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July 7, 2011

IT's Role in Self-Service BI and Analytics

David Stodder
Director of TDWI Research for Business Intelligence

Topic: Experts in BI

"Self-service" is one of the hottest trends in business intelligence and analytics. BI tool providers as well as vendors in the relatively new data discovery category are competing hard to show that their products have plenty of self-service capabilities. However, self- service BI should not be translated to mean "Users, you're on your own!" It's never fun to have to play the adult at a freewheeling teenager's party, but IT has vital data provisioning and governance roles to play in self-service BI scenarios. As users pursue self-service, IT needs to provide full service.

The way the story is told, users are yearning to breathe free of constraints that prevent them from fully discovering what they need to know from the data. Yet, a quick look around many organizations and you'll see that in lines of business (LOBs) and operational functions, the huddled masses are hunched over their spreadsheets, accessing, analyzing, and sharing data. Small and midmarket firms, which often cannot afford BI systems, are also heavy users of spreadsheets. They may not call it BI, but to do their planning, forecasting, budgeting, and other data manipulation, these users engage in BI-like activities. IT has historically had a hard time putting constraints on spreadsheet use.

As long as there are enough spreadsheet jockeys available to create formulas, charts, and PivotTables, users can enjoy the flexibility that spreadsheets (such as the ubiquitous Microsoft Office Excel) can provide. BI has not overtaken spreadsheet use in most organizations, so it's not clear whether the newer crop of data discovery tools will significantly dent spreadsheet dominance. I have talked with some organizations, though, that have done precisely that: replaced spreadsheets with data discovery tools. In any case, the point is that the tool choice is not what prevents users from feeling freedom. It's primarily about access to the data.

In research survey after survey, users indicate that what they most want from IT is access to existing sources of data. From IT's perspective, this is often where things get complicated. Traditionally, IT's forte has been getting data into the organization, managing it, and doing the ETL necessary to set up data warehouses. To get data out to users, IT has had to consider performance, availability, scalability, security, and other issues that can serve as barriers to data access. Wary of surprises that could jeopardize overall performance and service-level agreements, IT prefers to set up carefully managed reports and maintain control over workloads.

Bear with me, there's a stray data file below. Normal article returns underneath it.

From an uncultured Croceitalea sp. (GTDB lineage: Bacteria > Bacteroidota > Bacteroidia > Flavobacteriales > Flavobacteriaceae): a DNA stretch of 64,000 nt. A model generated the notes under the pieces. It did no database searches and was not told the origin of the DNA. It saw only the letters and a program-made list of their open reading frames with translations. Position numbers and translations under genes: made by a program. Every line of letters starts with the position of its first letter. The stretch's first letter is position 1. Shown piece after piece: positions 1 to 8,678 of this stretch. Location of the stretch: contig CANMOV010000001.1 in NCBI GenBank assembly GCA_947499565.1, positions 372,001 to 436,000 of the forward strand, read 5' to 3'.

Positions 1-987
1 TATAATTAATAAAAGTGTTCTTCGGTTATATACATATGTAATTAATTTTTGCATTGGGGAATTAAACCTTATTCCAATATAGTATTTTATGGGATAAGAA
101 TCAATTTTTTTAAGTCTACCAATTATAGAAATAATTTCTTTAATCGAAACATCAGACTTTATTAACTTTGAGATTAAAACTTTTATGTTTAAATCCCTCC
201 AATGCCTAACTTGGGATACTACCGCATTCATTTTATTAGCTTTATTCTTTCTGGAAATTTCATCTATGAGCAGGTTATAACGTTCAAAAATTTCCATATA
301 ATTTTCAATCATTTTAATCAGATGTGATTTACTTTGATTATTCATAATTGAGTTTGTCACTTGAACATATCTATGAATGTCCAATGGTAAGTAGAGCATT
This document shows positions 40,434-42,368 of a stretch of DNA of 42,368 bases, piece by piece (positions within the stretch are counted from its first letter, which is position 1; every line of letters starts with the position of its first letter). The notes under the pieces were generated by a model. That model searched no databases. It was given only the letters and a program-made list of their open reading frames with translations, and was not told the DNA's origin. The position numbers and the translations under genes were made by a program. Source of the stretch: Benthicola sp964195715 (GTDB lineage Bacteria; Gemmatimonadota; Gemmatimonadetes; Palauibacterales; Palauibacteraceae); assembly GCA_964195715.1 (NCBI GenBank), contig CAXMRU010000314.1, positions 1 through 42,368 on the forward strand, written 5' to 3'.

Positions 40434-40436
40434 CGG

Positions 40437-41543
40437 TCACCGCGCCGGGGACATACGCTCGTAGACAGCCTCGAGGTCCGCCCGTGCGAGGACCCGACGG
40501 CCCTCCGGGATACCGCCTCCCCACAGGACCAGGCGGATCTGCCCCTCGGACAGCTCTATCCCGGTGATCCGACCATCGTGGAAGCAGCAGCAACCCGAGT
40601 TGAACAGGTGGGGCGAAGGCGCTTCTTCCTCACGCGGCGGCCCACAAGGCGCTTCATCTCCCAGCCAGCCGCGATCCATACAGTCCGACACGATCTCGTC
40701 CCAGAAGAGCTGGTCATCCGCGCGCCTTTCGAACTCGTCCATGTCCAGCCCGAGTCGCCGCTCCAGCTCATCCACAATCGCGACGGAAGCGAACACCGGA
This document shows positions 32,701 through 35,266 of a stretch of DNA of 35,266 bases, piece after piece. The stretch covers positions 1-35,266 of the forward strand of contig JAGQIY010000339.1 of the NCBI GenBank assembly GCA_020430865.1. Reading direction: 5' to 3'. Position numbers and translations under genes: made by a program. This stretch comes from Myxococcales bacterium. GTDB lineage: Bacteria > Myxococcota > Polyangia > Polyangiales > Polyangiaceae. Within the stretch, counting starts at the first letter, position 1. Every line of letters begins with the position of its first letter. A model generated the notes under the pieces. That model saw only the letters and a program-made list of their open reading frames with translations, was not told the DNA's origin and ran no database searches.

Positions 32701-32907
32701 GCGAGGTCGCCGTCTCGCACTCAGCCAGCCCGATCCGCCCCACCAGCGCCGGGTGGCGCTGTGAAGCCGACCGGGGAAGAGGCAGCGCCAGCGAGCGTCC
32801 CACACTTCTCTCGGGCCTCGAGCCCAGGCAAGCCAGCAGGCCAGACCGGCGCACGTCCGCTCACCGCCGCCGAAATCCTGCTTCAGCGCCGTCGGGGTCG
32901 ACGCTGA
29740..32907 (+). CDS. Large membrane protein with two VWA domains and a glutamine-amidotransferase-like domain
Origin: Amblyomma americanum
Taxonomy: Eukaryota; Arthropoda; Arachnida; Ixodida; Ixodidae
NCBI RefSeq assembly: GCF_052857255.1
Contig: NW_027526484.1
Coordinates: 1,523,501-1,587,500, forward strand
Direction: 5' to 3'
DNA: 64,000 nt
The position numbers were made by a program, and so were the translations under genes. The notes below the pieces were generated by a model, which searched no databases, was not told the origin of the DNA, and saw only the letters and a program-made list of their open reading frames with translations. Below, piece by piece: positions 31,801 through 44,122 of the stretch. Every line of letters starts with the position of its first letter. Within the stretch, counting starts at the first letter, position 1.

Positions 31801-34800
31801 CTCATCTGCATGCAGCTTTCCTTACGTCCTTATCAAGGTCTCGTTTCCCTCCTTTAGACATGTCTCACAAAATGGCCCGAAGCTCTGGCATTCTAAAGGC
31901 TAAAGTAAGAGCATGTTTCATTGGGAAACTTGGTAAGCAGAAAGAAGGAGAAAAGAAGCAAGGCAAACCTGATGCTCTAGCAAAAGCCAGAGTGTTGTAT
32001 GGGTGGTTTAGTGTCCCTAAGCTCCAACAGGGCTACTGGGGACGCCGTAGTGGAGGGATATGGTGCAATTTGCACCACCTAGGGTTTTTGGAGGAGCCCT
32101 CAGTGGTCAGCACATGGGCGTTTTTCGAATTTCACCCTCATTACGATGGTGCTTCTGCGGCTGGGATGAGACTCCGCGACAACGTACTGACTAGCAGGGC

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Users become frustrated when reports are not satisfying and ad hoc access to data is limited. When they need new BI applications, they don't like having to "take a number" and join the backlog. IT gets ornery when mundane data access takes up so much time that managers and developers cannot focus on strategically important projects that might pump up the business value of IT. The all-too-familiar result is the creation of "shadow" data stores that live outside IT's management scope. Data integrity, quality, and security problems usually grow at about the same pace as the development of shadow systems.

With self-service BI and analytics on the rise, what can organizations do to turn this hot trend away from user-IT conflict and data management danger and toward better user experiences? Here are three best practices to consider:

Choose a policy of managed self- service. Rather than leave users to fend for themselves and create data management chaos, IT's goal should be to provision users with quality, vetted data. Avoid insisting on particular tools or reporting functions. With mobile devices selling fast, we are likely to see an even greater variety tools (or applications) for data access, analysis, and visualization. IT will need to provide guidance about how users access and work with the data; however, IT should try to give users freedom of choice in tool or application selection.

Improve how users collaborate around the data. In most organizations, it's not individuals who make decisions, but groups of people. They may be in a central office or distributed across the globe. An important way of reducing the number of shadow data systems is for IT to get involved in making it easier to share data and analysis. Look at current use patterns to see how information sharing works in your organization; evaluate technology offerings not just for features and functions but for how well they support collaborative decision- making. Social media networking can provide powerful examples of how collaboration can work.

Observe and analyze workloads. IT has a unique vista on how users throughout the organization are putting data to work. By analyzing workloads, IT can monitor performance hot spots and see what data is most used. IT can use this analysis to act like a chef, serving up the most popular data and creating managed reports tailored to access of those sources, as well as guiding users to sources that they may be overlooking.

Self-service BI and analytics is an important trend. However, it would be unfortunate if organizations either restrict self-service so much as to miss out on what's good about it or (alternatively) neglect management responsibilities and invite chaos. What's needed is a balanced approach; as users reach for self-service, IT needs to aim for a full-service role in managing their experience with the data.

David Stodder is director of research for business intelligence at The Data Warehousing Institute (TDWI). David can be reached at dstodder@tdwi.org..

Copyright 2011. TDWI. All rights reserved.



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